(First published on ElephantJournal.com - check it out HERE.) When I travel, I love to make life a little less stressful for others. I try to love-up and appreciate everybody I meet. Since it’s especially easy to take people in the service industry for granted, I often focus on them. When I’m paying attention, I can feel their efforts and intentions and I feel a deep well of gratitude. I tend to be overly-empathic, which can can be debilitating if I’m not careful. To remain in the flow, I reach out to others who appear to need a little love. I often play a game with myself to see how many altruistic things I can accomplish during one travel stint.
I love to help others. It’s the best addiction.
These are things that I do to upgrade my travel karma:
To help other travelers feel more comfortable and respectable, before I leave a bathroom in an airport, bus station, or convention center, I pick up the trash on the floor, wipe down the toilet seat, and alert the janitor of any issues I can’t fix. The little things add up.
A maid’s job is tough, often under appreciated and repetitive. Before leaving a hotel room, I roll all the towels into a ball and place them near the door. I put all the trash into one bucket and strip the bed. I throw out the used soap and place the shampoo containers next to the sink. I open a window to bring in fresh air and I leave a small tip with a cute note with a heart on it.
When at restaurants, I pile my dishes, napkins and silverware and push them closer to the edge of the table so it’s easier for waitstaff to clear. When I sense a waiter or waitress is stressed or unhappy, I ask them a light-hearted personal question about their family, culture or jewelry. I try to bring them out of themselves so they can internalize my appreciation. When I sense the waitstaff needs some extra love and attention, I might leave a 200% tip.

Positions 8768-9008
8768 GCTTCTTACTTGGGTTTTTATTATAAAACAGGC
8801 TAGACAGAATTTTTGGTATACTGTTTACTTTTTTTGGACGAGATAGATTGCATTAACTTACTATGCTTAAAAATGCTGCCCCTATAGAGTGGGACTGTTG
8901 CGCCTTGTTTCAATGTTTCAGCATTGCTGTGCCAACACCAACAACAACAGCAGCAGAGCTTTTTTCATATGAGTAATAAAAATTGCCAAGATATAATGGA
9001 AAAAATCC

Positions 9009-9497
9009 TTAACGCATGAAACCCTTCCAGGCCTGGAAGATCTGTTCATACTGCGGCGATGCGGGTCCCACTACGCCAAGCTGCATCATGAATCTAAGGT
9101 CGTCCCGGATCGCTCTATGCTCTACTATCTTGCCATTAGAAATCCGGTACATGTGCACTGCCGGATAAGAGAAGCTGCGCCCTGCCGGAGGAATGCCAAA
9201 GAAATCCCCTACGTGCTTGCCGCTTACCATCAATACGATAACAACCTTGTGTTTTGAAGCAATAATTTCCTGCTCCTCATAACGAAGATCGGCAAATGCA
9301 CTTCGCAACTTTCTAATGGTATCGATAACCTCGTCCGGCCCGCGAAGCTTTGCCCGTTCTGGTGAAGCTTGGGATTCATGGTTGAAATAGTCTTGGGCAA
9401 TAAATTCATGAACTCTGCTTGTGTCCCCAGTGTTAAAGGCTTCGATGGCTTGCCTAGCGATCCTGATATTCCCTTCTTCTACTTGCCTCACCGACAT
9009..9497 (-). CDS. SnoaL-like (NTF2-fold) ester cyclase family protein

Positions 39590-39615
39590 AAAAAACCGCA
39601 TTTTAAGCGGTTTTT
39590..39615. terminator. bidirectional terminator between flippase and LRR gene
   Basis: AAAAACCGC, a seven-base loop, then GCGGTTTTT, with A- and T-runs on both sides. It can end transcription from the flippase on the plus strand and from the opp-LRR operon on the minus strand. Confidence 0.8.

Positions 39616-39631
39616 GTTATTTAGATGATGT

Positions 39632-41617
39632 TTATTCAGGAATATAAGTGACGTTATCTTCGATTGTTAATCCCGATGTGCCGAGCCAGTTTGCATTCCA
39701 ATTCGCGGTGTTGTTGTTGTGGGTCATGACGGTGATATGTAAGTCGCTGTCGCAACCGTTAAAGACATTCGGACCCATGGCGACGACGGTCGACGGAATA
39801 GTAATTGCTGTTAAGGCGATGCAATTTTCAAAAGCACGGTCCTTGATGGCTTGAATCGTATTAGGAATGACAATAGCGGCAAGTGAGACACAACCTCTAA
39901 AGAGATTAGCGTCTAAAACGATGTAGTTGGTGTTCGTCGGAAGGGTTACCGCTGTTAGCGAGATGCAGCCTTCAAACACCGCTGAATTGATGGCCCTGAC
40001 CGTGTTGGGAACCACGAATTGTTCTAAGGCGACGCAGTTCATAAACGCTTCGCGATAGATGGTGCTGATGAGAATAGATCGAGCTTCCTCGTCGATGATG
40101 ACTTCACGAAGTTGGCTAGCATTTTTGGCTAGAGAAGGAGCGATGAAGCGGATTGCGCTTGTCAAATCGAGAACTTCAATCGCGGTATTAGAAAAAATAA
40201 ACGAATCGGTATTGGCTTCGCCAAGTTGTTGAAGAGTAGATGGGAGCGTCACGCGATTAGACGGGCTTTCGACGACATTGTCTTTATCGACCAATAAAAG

If I saw homeless people on the way from the hotel to a restaurant, I remember them when I finish my meal. I box up my left-overs so that nothing is wasted, and I purchase a piece of pie. Putting it all in one bag, I add a little love note.
While exiting the restaurant, I look for the most open and receptive homeless person, I give them the bag, along with a hug. When I witness someone working hard to have hope and express that hope, I love to validate it.
Maids, janitors, shoe-shiners and floor sweepers tend to be ignored and I believe this effects their well-being. When I see someone working hard to clean or fix something, I give them a smile, share eye contact, or engage them in conversation. I’ve met some of the most loving, profound and interesting people this way.
I love airports and I am committed to enjoying every aspect of my experience there. I arrive at security three hours early so I can be friendly, peaceful and relaxed during the process. When someone near me looks a little freaked out or stressed, I let them go ahead of me. When I see a cranky or disgruntled person, I engage them in conversation with the hope of softening their frustration. I remain alert and friendly with security staff, saying “thank you” as many times as possible.
When entering airport security, I always pre-plan what I’ll put in the trays. I untie my shoe laces so they come off more easily. I put my belt in my travel bag. I make sure my computer bag is unzipped so all I have to do is pull my laptop and drop it into a tray.
If someone near me looks confused, I grab a tray for them and give them encouragement. When exiting airport security, I pick up the left-over trays on the conveyor belts/scanners, and put them in the tray holder to make room.
Compassion with Strangers
Travel can be alienating for many people. I like to seek out ways to nurture others with positive reinforcement. I often seek out the most sad and upset person in a restaurant and I secretly pay for their meal, leaving before the waitress tells them their bill was paid.
If a taxi/Uber/Lyft/rickshaw driver shares a story of hardship and I can feel their pain, I give them a large sum of money and tell them that I love them. I did this in Thailand and the taxi driver squeezed me so hard, we both burst into tears. I often do this in the US with single mothers. Their reactions take my breath away.
When I feel someone’s pain and I am unable to help them in some way, I imagine light shining upon them and I ask the Universe/God to lighten their heart and give them strength.
Let’s all keep an eye out for each other when we travel. A little love goes a long, long way.
About the Author:
Paul Wagner is a 5-Time EMMY® Award Winning writer, an Intuitive-Empath, author of The Field Guide to Human Personalities, and creator of The Personality App and The Personality Cards. Learn more at PersonalityApp.com and PaulWagner.com.